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Discussion Starter · #1 ·
Do you use a torque wrench to remove bolts? The lady at NAPA said never to do so, but why would they give you the option of changing the ratchet direction if you shouldn't go backwards.
 

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Aguacate said:
Do you use a torque wrench to remove bolts? The lady at NAPA said never to do so, but why would they give you the option of changing the ratchet direction if you shouldn't go backwards.
That is to torque left hand threads. She is right. If you care about your torque wrench you shouldn't do it.
 

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a torque wrench is a calibrated tool designed to measure the force with which a fastener is tightned.
using one to remove fasteners can damage the tool either breaking it or causing it to give inaccurate readings. you would not want to tighten your rear wheel nut to what you think is spec, only to have your wheel come off because your wrench is 15 ftlbs off because of misuse. likely mabey not, but it is possible. I'd hate to damage my bike or myself because i was too lazy to use the right tool for the job...
 

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I understand that, but how is using a the tool to loosen a bolt any different from using it to tighten a higher torque left hand thread?
 

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Lets not complicate this. Torque wrenches should be used only to take you through the last few LBS/FT of torque. Not to loosen bolts, crack nuts, open beer bottles, beat enemies to a pulp, unclog toilets, scratch your back, stir marguaritas, clean gutters, kill spiders, stoke the fire. Errrrr, sorry, one of these days I will break the piggy bank and get a life.
 

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howley said:
I understand that, but how is using a the tool to loosen a bolt any different from using it to tighten a higher torque left hand thread?
When a fastener is first loosened it often takes a much larger amount of "reverse" torque to break it loose. That is what will damage the wrench.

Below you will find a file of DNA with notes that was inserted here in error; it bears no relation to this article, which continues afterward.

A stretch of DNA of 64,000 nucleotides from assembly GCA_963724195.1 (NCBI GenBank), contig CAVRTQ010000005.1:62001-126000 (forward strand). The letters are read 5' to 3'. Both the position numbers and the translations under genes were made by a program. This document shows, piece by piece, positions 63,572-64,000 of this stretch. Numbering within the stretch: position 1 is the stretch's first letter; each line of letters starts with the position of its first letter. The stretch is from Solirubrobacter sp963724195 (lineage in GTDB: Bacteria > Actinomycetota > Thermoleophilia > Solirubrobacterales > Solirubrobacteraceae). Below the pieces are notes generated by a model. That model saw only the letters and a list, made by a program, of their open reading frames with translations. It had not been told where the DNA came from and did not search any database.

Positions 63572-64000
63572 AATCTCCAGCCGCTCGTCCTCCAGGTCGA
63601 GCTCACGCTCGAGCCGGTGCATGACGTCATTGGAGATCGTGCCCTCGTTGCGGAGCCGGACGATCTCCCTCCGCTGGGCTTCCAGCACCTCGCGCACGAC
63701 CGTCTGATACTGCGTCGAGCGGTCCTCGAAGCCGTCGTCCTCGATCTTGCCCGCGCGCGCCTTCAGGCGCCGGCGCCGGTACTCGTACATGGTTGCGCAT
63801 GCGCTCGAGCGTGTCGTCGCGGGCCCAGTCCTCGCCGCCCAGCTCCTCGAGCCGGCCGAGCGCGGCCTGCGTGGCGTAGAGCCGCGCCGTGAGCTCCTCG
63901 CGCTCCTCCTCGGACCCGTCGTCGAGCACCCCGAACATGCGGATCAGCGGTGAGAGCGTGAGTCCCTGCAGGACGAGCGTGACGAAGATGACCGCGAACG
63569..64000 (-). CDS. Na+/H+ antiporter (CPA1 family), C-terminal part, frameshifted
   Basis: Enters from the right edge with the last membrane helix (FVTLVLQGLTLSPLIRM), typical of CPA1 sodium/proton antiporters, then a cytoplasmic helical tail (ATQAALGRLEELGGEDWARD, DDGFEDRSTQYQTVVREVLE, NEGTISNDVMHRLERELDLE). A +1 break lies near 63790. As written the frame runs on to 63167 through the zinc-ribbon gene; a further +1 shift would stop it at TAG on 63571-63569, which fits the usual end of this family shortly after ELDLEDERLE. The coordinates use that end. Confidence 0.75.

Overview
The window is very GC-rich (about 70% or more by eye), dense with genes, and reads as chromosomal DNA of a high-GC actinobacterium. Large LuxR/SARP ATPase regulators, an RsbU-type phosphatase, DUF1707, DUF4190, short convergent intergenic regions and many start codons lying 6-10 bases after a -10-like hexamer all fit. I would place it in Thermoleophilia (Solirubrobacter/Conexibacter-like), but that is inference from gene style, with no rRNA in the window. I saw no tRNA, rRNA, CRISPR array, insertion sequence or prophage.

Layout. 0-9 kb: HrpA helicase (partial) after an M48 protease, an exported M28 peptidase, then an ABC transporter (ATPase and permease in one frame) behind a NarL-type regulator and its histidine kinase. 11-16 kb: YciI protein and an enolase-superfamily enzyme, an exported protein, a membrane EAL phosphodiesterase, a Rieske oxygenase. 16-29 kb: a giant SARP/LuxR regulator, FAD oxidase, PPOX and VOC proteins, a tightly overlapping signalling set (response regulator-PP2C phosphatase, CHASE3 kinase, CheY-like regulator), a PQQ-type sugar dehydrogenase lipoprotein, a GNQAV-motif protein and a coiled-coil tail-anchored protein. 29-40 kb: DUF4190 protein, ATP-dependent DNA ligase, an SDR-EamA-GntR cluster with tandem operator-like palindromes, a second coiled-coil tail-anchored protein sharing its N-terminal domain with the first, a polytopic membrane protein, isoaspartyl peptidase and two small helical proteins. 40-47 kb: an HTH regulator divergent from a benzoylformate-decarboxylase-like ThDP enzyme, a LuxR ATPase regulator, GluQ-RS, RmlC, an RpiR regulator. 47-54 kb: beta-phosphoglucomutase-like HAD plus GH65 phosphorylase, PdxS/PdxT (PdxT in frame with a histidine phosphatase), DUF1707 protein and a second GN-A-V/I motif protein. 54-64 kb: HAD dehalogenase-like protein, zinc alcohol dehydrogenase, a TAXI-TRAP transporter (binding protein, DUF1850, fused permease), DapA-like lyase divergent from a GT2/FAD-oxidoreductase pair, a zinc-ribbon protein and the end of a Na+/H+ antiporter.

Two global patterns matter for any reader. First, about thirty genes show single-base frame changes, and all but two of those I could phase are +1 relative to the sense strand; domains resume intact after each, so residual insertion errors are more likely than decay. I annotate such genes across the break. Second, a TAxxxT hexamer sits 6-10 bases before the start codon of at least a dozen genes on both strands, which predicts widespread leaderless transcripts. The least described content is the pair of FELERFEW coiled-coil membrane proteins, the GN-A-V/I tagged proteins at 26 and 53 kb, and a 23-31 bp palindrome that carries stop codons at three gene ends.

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Discussion Starter · #9 ·
ducpainter said:
When a fastener is first loosened it often takes a much larger amount of "reverse" torque to break it loose...
I completely agree with you, and not to argue or anything but just to understand, let's say you set the torque wrench to 100 ft-lbs. Now you go to remove a bolt. Let's say that the torque wrench removes the bolt without clicking. This means that you used less than 100 ft-lbs of torque, right? Now let's say you are at the last bit of a left-handed bolt requiring 100 ft-lbs of torque and you use the torque wrench until it clicks. In this case you've applied more torque to do what it's meant to than to loosen a bolt.


Either way I think it just makes sense to use a torque wrench as MTL-DUC has described.
 

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Aguacate said:
I completely agree with you, and not to argue or anything but just to understand, let's say you set the torque wrench to 100 ft-lbs. Now you go to remove a bolt. Let's say that the torque wrench removes the bolt without clicking. This means that you used less than 100 ft-lbs of torque, right? Now let's say you are at the last bit of a left-handed bolt requiring 100 ft-lbs of torque and you use the torque wrench until it clicks. In this case you've applied more torque to do what it's meant to than to loosen a bolt.


Either way I think it just makes sense to use a torque wrench as MTL-DUC has described.
It click so it doesn't over-torque. If you continued past that point you would damage the wrench the same way
 

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ducpainter said:
When a fastener is first loosened it often takes a much larger amount of "reverse" torque to break it loose. That is what will damage the wrench.